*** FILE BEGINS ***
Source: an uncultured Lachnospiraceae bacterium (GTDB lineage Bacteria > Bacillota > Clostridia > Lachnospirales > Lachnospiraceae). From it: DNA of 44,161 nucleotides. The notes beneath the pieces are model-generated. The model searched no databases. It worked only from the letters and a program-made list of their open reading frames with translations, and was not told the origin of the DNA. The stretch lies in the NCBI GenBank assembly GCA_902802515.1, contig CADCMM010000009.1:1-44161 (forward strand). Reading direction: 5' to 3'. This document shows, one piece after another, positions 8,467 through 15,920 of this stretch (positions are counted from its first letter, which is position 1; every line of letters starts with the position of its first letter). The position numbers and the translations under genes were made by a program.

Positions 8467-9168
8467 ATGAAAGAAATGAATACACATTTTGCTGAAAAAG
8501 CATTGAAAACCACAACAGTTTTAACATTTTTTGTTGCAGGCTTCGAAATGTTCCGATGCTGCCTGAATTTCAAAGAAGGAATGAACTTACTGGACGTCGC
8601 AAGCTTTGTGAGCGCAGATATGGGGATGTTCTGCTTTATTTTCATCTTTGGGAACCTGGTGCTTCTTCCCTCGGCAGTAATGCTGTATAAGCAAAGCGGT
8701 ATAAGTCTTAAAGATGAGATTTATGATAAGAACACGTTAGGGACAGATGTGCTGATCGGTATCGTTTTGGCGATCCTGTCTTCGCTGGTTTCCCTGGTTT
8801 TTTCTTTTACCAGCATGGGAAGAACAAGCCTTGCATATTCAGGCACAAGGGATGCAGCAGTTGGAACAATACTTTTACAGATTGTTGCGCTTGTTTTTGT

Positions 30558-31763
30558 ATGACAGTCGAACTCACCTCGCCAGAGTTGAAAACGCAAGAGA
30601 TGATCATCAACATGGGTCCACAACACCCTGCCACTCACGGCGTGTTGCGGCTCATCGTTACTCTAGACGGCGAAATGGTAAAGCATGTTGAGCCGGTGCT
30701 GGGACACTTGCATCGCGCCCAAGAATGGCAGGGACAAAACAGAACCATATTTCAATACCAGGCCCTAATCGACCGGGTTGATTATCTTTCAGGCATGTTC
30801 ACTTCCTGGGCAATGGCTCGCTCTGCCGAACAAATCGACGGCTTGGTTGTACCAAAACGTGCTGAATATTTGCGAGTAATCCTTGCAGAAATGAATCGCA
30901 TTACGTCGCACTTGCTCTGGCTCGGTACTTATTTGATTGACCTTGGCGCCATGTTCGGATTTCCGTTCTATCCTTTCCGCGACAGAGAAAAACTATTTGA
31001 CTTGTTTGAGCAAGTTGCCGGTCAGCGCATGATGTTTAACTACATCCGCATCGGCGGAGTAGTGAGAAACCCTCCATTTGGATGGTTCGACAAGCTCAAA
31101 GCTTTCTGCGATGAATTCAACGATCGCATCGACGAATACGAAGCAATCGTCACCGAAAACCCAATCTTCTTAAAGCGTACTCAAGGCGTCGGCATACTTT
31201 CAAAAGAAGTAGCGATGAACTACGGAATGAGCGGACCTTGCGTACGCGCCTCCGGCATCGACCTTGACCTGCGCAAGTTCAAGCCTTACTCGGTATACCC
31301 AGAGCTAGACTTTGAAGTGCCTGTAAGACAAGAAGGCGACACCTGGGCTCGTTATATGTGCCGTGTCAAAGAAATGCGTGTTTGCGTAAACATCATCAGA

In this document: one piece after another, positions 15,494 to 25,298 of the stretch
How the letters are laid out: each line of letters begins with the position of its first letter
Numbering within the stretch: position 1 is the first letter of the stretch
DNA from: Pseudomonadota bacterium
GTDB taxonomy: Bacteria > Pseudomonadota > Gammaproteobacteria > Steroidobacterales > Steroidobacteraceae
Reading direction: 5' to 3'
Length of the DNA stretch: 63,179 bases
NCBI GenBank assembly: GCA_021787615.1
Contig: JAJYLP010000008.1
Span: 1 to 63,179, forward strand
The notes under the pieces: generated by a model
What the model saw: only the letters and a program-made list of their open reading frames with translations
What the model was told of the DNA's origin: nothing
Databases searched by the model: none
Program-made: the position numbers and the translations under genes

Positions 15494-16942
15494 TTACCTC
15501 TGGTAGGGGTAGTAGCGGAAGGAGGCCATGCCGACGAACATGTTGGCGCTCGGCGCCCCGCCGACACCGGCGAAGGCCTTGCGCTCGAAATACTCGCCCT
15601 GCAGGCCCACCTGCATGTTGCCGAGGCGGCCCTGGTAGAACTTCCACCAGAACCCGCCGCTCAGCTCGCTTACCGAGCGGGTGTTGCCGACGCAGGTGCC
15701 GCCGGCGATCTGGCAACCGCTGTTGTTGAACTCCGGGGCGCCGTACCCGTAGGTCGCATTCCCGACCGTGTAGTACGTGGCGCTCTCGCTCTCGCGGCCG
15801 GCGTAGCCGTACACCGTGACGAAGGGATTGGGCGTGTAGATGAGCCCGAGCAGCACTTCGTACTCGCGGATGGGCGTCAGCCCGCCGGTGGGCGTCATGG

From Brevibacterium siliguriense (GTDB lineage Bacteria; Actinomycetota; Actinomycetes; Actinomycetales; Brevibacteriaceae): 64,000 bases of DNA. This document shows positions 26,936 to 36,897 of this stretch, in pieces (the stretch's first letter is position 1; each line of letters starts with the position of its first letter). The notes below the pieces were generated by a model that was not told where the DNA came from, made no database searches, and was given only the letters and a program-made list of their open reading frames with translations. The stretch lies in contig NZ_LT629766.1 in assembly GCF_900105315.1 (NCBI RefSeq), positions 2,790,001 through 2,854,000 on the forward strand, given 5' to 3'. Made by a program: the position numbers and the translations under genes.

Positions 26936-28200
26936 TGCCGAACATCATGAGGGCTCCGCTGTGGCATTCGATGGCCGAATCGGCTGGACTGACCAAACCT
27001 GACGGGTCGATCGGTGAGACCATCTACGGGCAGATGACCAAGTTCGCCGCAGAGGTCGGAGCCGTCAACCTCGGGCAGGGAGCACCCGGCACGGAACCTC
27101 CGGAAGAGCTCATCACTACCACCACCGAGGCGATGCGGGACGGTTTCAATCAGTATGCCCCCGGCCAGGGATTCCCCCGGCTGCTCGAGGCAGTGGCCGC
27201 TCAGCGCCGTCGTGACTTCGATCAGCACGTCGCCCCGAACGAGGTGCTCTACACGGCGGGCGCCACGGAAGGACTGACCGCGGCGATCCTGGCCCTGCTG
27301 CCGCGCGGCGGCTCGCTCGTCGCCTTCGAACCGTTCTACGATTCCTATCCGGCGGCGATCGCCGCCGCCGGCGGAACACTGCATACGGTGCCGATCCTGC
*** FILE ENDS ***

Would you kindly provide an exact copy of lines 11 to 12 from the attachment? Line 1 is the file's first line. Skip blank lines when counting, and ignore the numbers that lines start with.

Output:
30701 GGGACACTTGCATCGCGCCCAAGAATGGCAGGGACAAAACAGAACCATATTTCAATACCAGGCCCTAATCGACCGGGTTGATTATCTTTCAGGCATGTTC
30801 ACTTCCTGGGCAATGGCTCGCTCTGCCGAACAAATCGACGGCTTGGTTGTACCAAAACGTGCTGAATATTTGCGAGTAATCCTTGCAGAAATGAATCGCA